Weird has been an interest of mine for a long time, and Tusk is a weird film that has been on my watch list for a while. I’d seen the stills, the clips and knew of the general vibe that the film had but never sat and graced myself with what Kevin Smith had to offer.

Directed by Kevin Smith.

Starring Michael Parks, Justin Long, Genesis Rodriguez, Haley Joel Osment and Johnny Depp.

“When podcaster Wallace Bryton goes missing in the backwoods of Manitoba while interviewing a mysterious seafarer named Howard Howe, his best friend Teddy and girlfriend Allison team with an ex-cop to look for him.”

At its core, Tusk is a dark comedy horror. And when the synopsis is taken into consideration, it sure does have some Human Centipede vibes to it. Although the two films certainly differ wildly. Despite this, the film sticks with the familiar comedic style that we see often in Smith’s work. That comedy gets taken to gruesome extremes when Bryton (Justin Long) comes into contact with the mysterious Howard Howe (Michael Parks). There’s a level of discomfort in the scenes that follow, hearing Howe’s stories that tell of his epic adventures just seem to have an uncertainty to them. The first half of the movie successfully unravels a story that piqued an interest. The cinematography on Howe’s estate give a cold, Gothic aesthetic and add an isolated notion to the character’s quirky and awkward ways.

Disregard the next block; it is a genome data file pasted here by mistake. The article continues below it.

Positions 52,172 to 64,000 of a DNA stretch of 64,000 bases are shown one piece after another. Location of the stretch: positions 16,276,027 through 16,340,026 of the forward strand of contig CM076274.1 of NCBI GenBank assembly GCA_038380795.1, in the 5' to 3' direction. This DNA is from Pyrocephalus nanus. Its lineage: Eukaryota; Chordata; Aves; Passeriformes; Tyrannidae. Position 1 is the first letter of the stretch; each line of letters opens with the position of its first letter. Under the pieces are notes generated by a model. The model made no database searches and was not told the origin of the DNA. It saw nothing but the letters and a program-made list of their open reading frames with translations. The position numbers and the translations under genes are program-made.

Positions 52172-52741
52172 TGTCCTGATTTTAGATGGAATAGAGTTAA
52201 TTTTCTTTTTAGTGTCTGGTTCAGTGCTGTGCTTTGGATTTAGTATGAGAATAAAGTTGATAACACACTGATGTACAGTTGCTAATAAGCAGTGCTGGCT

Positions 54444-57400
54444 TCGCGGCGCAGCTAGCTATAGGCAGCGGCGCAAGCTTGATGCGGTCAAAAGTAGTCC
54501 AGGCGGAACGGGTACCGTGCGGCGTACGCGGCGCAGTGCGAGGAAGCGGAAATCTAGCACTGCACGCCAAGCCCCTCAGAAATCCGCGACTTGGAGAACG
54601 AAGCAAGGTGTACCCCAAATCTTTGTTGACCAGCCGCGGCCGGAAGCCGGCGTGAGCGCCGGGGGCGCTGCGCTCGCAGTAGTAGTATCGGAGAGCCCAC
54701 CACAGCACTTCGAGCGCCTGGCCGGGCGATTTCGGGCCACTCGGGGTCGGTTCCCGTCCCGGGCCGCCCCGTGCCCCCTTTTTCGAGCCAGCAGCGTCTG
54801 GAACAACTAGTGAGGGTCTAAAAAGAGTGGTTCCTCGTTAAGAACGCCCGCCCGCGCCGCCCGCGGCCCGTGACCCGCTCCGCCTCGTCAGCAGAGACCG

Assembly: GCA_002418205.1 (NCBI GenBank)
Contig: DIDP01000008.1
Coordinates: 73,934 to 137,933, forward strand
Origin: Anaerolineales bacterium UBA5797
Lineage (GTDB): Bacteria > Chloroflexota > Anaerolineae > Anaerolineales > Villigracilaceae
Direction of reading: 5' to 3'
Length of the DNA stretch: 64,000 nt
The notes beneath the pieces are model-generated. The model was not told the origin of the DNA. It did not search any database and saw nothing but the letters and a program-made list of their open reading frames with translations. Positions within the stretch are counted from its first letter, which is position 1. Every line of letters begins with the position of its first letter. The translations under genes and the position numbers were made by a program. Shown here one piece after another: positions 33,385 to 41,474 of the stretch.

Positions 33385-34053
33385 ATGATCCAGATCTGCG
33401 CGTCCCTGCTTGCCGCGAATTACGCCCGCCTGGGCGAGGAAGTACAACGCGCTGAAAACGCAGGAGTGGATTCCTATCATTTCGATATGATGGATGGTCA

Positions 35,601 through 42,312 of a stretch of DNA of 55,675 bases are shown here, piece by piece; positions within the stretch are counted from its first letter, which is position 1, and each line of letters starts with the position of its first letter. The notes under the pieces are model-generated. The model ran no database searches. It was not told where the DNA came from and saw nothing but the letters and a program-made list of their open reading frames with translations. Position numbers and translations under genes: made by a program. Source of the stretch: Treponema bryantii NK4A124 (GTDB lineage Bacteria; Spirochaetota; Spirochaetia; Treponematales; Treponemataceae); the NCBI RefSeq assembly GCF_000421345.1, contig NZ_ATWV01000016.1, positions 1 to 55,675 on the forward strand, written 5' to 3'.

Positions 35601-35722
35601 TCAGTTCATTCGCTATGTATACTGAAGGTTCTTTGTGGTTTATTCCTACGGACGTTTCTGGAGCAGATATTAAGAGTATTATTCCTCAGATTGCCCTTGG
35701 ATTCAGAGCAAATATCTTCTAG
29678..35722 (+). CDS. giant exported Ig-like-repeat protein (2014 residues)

Some really gross practical effects were used throughout, and they really worked well fitting in with the film. I was pleasantly surprised by that.

We reach the second half of the film and the scenes between Bryton and Howe begin to peak. We’re revealed another story from Howe’s past that place him in a more than troubled state of mind, and it’s almost that I understood his fascination with the walrus. There were ‘training’ sequences as Bryton is placed in the walrus costume that had me endlessly cringing, considering how disgusting the costume itself looked and how unfortunate his character was. Yet I also found myself laughing at the way the scenes would play out. Smith really bridged a gap between the darkness of the subject matter and the possibility of humour surrounding it.

It’s around this half of the film that Bryton’s girlfriend Ally (Rodriguez) and Teddy (Osment) embark on a rescue mission to find their friend after receiving worrying voice mails on their phones. They enlist in the help of ex-cop Guy LaPointe who’s quirks and laughable mannerisms seem to make Tusk feel like a different film altogether. This stage links previous homicides to the situation that their friend seems to be in. I think this works in keeping the comedy going within the film although it certainly draws away from the progression of Mr. Tusk within Howe’s home – I did want to see more scenes as to how ‘full walrus’ was achieved before the final moments. LaPointe did make me laugh, though maybe to see a little less of him could have helped.

I’ll certainly recommend Tusk as a film. It’s well made and by all means it’s a good watch for a movie night. It’s entertaining. That’s why The Scream Review rates Tusk 4 skulls out of 5! ☠☠☠☠

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